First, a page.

As many parents, I love reading to my children. I love cuddling close and watching them hang on my every word – hey, I know it won’t last forever! I love to hear them laugh and learn. And as a Christian, I love to pass on the love of reading the Bible.
As a pastor I am often asked about Bible’s for children. As we have navigated parenting the last 12 years, (currently my children range from age 2 to 12), we have purchased a variety of age-appropriate Bibles. The key one’s that have been most helpful to us are listed below.
The Big Picture Story Bible was our first Bible for the girls. It presents the Bible as one big story line according to all the promises of God pointing toward Jesus. It really is simple with brief statements and colorful pictures on every page. The wording is very memorable and yet profound for children. A couple of my children have practically memorized the stories if I gave them lead in with the lines. This is not bragging because they didn’t always quite understand… but memory helps understanding. I recommend this bible to you if you have younger children.
The Jesus Story Book Bible has been another of our favorite children’s Bibles. The book has the same idea as the previous, but it kind of takes stories and learning to the next level. It contains a handful more stories from the Scriptures. This Bible is more geared toward those who are starting or can read, as it has paragraphs and stories ranging over a few pages. You can also purchase this one set to cd and it’s worth the few extra dollars. The narration and sounds can capture kid’s imaginations and keeps attention.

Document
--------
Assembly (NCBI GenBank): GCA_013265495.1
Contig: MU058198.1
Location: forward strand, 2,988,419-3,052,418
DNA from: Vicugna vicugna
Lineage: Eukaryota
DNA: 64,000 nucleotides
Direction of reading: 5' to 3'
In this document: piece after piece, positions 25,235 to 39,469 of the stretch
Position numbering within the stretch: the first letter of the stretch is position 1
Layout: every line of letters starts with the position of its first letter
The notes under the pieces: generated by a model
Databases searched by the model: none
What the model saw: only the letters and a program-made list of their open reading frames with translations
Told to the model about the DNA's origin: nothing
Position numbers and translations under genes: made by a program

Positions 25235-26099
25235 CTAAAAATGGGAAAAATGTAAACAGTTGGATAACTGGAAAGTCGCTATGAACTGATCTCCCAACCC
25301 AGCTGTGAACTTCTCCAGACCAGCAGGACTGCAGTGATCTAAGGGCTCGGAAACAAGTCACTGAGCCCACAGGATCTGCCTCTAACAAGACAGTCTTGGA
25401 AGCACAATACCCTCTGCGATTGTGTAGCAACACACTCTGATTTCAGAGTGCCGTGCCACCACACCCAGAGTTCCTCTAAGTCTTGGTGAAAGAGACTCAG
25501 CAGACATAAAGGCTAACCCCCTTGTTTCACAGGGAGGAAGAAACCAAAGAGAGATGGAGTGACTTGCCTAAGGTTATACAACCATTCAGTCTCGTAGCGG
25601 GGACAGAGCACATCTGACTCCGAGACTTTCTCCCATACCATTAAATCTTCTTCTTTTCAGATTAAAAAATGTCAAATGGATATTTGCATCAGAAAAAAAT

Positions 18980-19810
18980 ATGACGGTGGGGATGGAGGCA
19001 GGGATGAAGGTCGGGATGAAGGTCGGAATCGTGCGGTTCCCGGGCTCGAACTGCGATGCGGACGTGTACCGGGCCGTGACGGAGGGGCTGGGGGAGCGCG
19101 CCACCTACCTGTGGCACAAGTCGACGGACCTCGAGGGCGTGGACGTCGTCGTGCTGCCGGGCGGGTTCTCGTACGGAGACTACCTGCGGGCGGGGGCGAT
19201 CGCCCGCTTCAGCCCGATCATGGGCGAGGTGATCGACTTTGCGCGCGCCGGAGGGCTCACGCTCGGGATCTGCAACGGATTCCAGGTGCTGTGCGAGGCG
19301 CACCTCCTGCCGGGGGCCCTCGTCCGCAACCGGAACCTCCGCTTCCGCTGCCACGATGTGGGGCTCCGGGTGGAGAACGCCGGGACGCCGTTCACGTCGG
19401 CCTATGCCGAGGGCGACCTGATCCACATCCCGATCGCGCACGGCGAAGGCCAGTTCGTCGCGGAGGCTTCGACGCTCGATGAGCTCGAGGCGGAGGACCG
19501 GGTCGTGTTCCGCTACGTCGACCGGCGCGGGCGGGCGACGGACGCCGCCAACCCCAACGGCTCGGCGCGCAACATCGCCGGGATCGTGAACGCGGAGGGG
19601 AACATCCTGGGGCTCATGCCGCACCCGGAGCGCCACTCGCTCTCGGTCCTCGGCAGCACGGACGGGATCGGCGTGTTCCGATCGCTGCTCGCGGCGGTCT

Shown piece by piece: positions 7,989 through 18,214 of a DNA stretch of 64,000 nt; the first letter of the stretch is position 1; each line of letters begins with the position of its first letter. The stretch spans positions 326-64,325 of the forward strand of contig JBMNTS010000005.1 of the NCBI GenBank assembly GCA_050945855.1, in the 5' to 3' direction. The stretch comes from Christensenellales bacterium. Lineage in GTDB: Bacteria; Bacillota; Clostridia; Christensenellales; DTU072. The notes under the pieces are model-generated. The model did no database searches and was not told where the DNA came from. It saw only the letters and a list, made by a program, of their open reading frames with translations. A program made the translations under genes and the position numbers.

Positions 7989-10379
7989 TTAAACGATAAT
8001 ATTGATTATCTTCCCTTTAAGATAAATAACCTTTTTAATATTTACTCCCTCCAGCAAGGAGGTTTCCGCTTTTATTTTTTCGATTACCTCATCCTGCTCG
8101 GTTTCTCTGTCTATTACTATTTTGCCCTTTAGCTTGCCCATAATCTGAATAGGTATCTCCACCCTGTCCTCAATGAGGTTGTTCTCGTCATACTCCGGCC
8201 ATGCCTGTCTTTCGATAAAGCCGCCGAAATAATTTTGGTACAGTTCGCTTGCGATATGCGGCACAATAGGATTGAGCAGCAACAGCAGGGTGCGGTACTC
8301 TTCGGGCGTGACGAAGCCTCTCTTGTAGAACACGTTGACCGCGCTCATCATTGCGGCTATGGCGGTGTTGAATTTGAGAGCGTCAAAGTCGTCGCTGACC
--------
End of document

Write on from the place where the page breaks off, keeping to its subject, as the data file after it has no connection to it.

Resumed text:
Another next level we’ve used is The Gospel Story Bible: Discovering Jesus In The Old And New Testaments. Again, this Bible has more stories and is a little more wordy than the previous. However, the stories generally cover two pages layered on bright and colorful images picturing the story. The authors have used 156 stories to cover a greater depth to the Bible’s events and characters. Additionally, each story has about three questions to interact with the content and understand the lessons applied.
And finally, though not last, is each child being able to receiver their own full-length Bible. Our family has chosen ESV Study Bibles for children. We wanted something more sturdy than paperback, that included study notes, and that perhaps would last through teen years. ESV has a few options, but we went with the Grow Bible, which the original version is out of print now. They also have several others to explore, including for adults.
Additional resources that can be helpful
- Indescribable: 100 Devotions about God and Science.
- Emblems Of The Infinite King.
- The Garden, Curtain, and Cross.
- Play Through The Bible /
- Steadfast Family
- Children’s Books, which are plethora. Here’s a starting point and classical Christian education reading list if you’re looking to build a library 🙂